Management Matters: Create a Place for Resilience

So many of us are feeling a bit exhausted from the ongoing disruption to our usual lives. Taking risks can feel downright foolhardy. Taking risks, however, is not about being fearless. It is about moving forward in a thoughtful and planned way even though you feel fearful.

In order to develop an ability to take risks that allows you to maximize rewards, an environment will need to be crafted that increases feelings of safety. Creating a place to share ideas, reflect on dreams, talk about your views and learn new things without the fear of looking foolish, losing the respect of others, or having it cost precious time or money.

That place CAN be created.

Resiliency skills need to be learned and increased: the ability to deal effectively with pressure, adapt to change and have an optimistic perspective. Experience can be the teacher as you slowly develop these critical skills.

People who are resilient -

  • Focus on problem solving. They don’t give up, become emotional, and focus on their unhappy feelings.
  • Concentrate on strengths they possess. This creates confidence. They review past successes, creating a good opinion of their abilities;
  • Trust their inner voice. They are able to read others well;
  • Stay flexible and adaptable in action, emotion and thought. They have back up plans -- just in case.
  • Are optimistic and pessimistic. They trust and are careful. They are humorous and serious. They are both emotional and rational.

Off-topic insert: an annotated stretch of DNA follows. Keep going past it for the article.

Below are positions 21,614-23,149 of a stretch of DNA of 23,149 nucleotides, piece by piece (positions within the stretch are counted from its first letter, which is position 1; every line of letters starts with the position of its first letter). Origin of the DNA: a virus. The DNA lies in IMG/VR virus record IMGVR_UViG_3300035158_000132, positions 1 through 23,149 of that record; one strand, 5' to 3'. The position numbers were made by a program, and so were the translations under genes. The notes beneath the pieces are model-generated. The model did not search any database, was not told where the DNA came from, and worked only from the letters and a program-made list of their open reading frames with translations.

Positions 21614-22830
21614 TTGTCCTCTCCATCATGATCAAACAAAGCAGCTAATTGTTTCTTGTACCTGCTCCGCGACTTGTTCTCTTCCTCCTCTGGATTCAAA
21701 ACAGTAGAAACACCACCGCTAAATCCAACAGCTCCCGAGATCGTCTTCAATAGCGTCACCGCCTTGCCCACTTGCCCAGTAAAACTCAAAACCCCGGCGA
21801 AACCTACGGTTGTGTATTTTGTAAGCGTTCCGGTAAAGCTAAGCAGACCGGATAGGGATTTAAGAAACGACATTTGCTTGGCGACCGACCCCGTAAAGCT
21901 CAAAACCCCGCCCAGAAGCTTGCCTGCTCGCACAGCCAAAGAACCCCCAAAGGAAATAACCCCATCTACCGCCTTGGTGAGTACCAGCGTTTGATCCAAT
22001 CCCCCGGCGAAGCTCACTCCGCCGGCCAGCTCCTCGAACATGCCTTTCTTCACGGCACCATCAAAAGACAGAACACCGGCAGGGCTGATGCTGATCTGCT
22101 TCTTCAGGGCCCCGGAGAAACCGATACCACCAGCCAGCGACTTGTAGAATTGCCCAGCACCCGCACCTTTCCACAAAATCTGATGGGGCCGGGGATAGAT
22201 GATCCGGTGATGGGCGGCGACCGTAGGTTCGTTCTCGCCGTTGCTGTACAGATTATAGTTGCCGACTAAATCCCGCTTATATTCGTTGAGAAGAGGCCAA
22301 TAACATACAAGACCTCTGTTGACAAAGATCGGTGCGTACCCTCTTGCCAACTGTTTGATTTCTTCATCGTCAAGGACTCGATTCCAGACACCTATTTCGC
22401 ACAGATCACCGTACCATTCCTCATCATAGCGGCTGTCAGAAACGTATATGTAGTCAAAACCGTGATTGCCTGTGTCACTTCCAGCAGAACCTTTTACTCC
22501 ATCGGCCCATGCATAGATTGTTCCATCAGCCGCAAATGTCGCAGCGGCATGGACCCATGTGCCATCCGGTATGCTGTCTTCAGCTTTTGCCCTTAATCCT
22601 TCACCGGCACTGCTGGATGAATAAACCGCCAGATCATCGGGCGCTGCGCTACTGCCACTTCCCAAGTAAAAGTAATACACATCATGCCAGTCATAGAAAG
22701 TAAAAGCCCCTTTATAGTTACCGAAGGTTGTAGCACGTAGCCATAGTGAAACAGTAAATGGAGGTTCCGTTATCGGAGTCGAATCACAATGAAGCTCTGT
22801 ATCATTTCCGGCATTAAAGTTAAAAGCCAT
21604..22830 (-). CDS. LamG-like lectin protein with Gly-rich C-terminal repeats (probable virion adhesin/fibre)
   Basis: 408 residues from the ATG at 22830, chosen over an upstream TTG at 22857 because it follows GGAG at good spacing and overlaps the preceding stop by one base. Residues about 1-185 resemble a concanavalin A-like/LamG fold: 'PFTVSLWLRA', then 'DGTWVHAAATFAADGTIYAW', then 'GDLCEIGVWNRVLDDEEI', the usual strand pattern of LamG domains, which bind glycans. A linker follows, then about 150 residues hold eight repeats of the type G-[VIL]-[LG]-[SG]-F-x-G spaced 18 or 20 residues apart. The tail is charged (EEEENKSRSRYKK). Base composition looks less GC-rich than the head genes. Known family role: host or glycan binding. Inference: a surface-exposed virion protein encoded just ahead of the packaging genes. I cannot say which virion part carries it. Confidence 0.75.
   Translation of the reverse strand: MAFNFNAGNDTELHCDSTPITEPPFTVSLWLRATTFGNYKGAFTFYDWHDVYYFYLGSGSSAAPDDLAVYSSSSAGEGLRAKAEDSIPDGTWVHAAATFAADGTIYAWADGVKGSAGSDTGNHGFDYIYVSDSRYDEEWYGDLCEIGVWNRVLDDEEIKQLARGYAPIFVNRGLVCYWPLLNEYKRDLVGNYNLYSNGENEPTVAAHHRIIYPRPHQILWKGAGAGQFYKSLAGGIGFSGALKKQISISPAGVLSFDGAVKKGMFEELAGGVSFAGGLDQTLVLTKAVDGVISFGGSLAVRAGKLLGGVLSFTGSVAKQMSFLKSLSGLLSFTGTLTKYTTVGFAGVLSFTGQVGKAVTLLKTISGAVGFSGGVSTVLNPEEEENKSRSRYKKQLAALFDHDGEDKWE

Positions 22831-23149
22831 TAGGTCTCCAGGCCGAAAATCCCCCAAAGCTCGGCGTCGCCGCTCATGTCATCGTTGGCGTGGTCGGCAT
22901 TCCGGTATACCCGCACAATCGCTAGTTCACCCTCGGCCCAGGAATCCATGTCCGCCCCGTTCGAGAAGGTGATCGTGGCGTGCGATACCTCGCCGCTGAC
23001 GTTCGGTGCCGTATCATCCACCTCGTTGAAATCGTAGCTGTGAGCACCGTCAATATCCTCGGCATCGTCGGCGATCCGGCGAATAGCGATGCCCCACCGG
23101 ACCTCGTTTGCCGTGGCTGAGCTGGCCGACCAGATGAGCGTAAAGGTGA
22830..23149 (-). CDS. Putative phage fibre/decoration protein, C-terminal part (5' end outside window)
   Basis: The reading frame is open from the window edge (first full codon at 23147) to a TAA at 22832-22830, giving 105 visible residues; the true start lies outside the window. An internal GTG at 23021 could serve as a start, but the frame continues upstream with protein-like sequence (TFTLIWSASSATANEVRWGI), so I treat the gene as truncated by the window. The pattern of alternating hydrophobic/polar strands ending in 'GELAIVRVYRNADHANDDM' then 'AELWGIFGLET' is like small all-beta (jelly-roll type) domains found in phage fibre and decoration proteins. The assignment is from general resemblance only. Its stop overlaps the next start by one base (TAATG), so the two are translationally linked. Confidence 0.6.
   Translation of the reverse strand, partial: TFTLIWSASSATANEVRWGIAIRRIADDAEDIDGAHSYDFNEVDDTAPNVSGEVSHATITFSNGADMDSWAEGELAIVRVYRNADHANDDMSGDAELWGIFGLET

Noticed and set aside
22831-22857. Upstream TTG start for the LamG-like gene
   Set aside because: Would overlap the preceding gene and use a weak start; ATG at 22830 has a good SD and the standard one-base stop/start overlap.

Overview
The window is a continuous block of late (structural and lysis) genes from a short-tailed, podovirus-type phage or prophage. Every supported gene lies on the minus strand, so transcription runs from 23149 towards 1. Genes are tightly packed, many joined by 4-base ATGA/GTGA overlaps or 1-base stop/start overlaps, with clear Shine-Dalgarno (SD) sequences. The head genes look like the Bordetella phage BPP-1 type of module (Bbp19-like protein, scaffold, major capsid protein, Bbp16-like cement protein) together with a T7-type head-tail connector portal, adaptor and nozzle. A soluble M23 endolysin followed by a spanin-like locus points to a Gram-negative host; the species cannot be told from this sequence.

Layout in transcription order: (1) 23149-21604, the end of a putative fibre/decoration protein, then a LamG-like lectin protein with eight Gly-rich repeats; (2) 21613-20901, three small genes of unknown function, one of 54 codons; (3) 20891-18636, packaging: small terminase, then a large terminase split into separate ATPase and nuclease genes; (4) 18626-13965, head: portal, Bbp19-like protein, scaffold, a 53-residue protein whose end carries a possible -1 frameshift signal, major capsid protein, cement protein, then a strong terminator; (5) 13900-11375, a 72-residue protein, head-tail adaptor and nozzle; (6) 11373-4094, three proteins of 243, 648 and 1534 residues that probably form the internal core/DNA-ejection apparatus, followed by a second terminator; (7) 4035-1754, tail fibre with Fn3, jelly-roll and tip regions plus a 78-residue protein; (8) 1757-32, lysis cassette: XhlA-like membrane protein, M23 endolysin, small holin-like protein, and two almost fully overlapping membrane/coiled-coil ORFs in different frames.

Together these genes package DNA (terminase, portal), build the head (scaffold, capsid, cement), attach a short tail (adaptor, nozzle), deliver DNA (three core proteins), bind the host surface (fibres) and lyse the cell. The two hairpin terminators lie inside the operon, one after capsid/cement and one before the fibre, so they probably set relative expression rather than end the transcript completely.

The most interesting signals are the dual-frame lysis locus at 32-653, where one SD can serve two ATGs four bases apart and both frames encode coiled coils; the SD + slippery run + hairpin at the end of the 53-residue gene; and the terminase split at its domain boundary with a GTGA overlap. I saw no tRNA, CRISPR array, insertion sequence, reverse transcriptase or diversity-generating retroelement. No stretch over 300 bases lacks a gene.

The ability to bounce back quickly from setbacks and emerge optimistic is a way of converting misfortune into a chance for something good. Think about something that happened in your past that you consider to be one of the worst experiences and ask yourself: what did I learn from that? Why was it useful for it to happen to me?

Learning lessons from bad experiences is part of the foundation of resiliency.

So why not -

  • Learn new things as often as you can. Make it a goal.
  • Develop a core set of beliefs that (for you) are unwavering.
  • Find something to learn from stressful, challenging or traumatic events
  • Take a page from the book of someone who you think is especially resilient. What did they do and say? Can you imitate them?
  • Don’t run from things that scare you. Don’t dwell on past mistakes or beat yourself for errors you’ve made.
  • Reach out for support when things don’t go well.
  • Recognize your strengths and claim them as your own.
  • Stay upbeat. If you get stuck in a negative frame of mind, find people who can lift you out of it.
  • Have a backup plan (or a few backup plans)

We all have the potential to become more resilient. Those who leverage their hardiness can find that they become less risk averse. These are the folks who understand that a willingness to try something new, make mistakes, advocate unpopular positions or tackle very challenging obstacles that have no obvious solutions or guaranteed outcomes, is the very thing that makes risk taking increase their personal and professional success.

Nationally recognized consultant, trainer, author and professional speaker Joni Daniels is Principal of Daniels & Associates, a management consulting practice that specializes in developing people in the areas of leadership and management, interpersonal effectiveness and efficiency, skill- building, and organizational development interventions. With over 30 years of experience, she is a sought after resource for Fortune 500 clients, professional organizations, higher education, media outlets and business publications. Joni can be reached at http://jonidaniels.comb

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